In the end we all have one thing in common: we are all searching for well-being and happiness. If you identify as LGBTQ, you’re no different. You want to feel comfortable. You want to live your life without worries and ideally share it with someone you love. Whether male or female, single or married, heterosexual or homosexual, we all strive for a fulfilled life.
Once you realise that you’re not heterosexual, one question might pop up: ‘What now?!’. You have to find yourself, find your position in society and – importantly – you have to stand up for yourself. And that often involves coming out.
Young LGBTQ people know that this is not always easy, and they know this already long before their coming out. They experience how it feels when exclusion, hostility and discrimination is commonplace in their daily life. Whether in school or inside their own family, acceptance towards LGBTQ people is often less than satisfactory.
Acceptance – not prejudice – is what LGBTQ people need
When we're talking about the discrimination of queer people, we quickly stumble across the word homophobia. Even though this term is frequently used, it is, in fact, incorrect. People aren‘t scared of homosexuals (phobia), they are lacking acceptance. They cannot or won’t tolerant same-gender relationships, either because of their own lack of knowledge, religious beliefs, social environment or attitude. These beliefs often also extend to transgender people.
You are who you are. It doesn’t matter if you’re lesbian, gay, bisexual, trans*, inter* or queer. You are here and you belong to our society. You are part of your community – our society – and for that you can be really proud.
And yet many young queer people have a hard time feeling proud. Suicide rates of young people between the ages of 12 and 25 are four to eight times higher that of young heterosexuals. Young gay men are especially suffering with missing support in their families and are often scared about the reactions of family and friends.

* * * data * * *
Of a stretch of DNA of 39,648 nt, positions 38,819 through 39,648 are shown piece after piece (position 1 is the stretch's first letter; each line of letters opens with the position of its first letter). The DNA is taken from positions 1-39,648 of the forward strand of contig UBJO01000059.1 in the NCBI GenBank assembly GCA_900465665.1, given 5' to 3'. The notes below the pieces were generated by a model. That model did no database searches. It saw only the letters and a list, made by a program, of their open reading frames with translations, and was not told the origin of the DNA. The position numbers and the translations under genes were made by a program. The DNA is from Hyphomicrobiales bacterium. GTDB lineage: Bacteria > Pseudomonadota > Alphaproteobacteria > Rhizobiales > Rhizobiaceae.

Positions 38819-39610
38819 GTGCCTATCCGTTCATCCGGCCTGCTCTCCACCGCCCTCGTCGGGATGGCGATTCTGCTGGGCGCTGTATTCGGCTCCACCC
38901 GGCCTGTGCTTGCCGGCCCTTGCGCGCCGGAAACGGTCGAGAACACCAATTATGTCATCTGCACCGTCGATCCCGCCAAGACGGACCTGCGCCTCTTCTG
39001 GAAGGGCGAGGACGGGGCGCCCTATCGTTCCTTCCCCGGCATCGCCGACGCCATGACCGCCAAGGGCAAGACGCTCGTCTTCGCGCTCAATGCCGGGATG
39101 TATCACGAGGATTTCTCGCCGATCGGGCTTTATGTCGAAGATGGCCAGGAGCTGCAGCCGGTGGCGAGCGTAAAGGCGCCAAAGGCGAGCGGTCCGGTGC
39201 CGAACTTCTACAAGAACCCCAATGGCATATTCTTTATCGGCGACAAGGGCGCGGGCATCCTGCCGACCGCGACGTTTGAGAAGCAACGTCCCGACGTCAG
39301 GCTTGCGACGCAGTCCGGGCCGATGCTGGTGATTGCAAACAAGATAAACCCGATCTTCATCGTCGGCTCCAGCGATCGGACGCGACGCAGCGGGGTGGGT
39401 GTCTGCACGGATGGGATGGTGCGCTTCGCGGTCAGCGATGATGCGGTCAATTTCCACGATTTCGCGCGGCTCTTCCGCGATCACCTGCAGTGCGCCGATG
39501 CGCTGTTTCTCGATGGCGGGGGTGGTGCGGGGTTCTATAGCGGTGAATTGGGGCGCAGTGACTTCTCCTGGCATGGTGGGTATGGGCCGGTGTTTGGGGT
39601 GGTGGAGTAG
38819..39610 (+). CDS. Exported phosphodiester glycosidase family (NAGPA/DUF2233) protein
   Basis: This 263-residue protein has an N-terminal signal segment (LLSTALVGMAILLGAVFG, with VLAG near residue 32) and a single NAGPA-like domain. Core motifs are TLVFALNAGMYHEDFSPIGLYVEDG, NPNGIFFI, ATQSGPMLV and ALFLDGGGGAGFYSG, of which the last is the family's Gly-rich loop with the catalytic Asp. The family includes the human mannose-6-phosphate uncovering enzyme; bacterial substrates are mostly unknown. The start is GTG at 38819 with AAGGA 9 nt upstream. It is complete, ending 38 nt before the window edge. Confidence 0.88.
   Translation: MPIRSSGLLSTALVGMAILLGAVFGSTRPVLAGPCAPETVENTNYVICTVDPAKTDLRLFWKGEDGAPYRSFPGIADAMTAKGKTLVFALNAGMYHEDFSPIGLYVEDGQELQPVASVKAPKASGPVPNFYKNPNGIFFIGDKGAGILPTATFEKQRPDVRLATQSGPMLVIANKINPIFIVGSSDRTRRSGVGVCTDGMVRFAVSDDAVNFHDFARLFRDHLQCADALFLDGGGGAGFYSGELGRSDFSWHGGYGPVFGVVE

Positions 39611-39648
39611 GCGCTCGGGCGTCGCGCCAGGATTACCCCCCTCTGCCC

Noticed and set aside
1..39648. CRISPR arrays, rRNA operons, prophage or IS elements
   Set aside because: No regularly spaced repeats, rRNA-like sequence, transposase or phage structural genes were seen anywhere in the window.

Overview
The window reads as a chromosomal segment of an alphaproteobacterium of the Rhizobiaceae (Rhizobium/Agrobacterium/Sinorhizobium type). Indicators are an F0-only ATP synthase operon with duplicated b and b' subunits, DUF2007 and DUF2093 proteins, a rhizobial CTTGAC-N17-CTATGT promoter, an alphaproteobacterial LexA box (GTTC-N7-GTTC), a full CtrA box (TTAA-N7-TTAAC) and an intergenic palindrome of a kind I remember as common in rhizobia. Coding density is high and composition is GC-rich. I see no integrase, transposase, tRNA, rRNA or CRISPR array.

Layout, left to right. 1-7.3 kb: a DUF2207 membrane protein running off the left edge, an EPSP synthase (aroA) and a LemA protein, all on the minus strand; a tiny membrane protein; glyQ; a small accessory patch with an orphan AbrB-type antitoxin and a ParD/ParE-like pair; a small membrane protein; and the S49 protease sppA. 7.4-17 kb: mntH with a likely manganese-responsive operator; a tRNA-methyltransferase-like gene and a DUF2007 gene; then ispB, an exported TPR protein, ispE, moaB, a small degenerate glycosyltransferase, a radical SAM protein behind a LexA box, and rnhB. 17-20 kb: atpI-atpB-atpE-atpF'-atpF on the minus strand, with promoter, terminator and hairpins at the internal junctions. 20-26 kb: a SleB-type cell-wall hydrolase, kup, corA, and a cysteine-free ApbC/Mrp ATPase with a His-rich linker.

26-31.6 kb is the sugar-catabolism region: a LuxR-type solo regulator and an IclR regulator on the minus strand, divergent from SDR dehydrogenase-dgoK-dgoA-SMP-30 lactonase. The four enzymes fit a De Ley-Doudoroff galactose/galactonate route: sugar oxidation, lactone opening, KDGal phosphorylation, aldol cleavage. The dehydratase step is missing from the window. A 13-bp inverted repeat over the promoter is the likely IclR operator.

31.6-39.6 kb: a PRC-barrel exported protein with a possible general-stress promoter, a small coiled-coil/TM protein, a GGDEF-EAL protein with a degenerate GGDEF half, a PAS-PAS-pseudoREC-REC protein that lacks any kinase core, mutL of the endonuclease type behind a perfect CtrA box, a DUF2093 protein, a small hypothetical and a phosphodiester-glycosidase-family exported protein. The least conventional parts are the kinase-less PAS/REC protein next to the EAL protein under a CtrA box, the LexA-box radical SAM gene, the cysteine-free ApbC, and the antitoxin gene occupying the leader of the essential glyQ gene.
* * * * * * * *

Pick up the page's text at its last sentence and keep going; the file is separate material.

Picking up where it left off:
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A 2018 study from WHO found that one third of the participating 13,000 young people from eight different European countries already had or still have suicidal thoughts. What did they all have in common? Their homosexuality.
“It doesn't matter if you're lesbian, gay, bisexual, trans*, inter* or queer. You are here and you belong to our society.”
Likewise, teenagers that have gathered same-sexual experiences throughout their adolescence, and would not specifically call themselves homo-, bi, - or pansexual, also struggle with suicidal thoughts and depression.
Discrimination, stigmatization and rejection – these experiences have an impact on one’s development and impact greatly on personal happiness. Prejudices and pressure from society often fuel anxiety in LGBTQ people.
Accepting your sexuality can lead to a fulfillment and happiness
You don’t have to hide yourself, you have to be yourself. Only then can you feel truly comfortable and happy. Only when you start to feel comfortable with yourself, will your emotional level change and you will be able to feel happiness inside.
Likewise, you might not always be satisfied with yourself, but you can be (mostly) happy. You can accomplish what you reach out for, you can have friends that stick by you, and you can look ahead instead of looking back. The goal is not always to reach higher, further, and quicker, but to stay with both feet on the ground and worship the things you have already in your hands. You are happy.
This article was written by Roney, Community Manager of gays.de and gays.com. Besides his contact inside the community, Roney is engaged with CSD Deutschland e.V. and is campaigning for the acceptance of LGBTIQ* in Germany.
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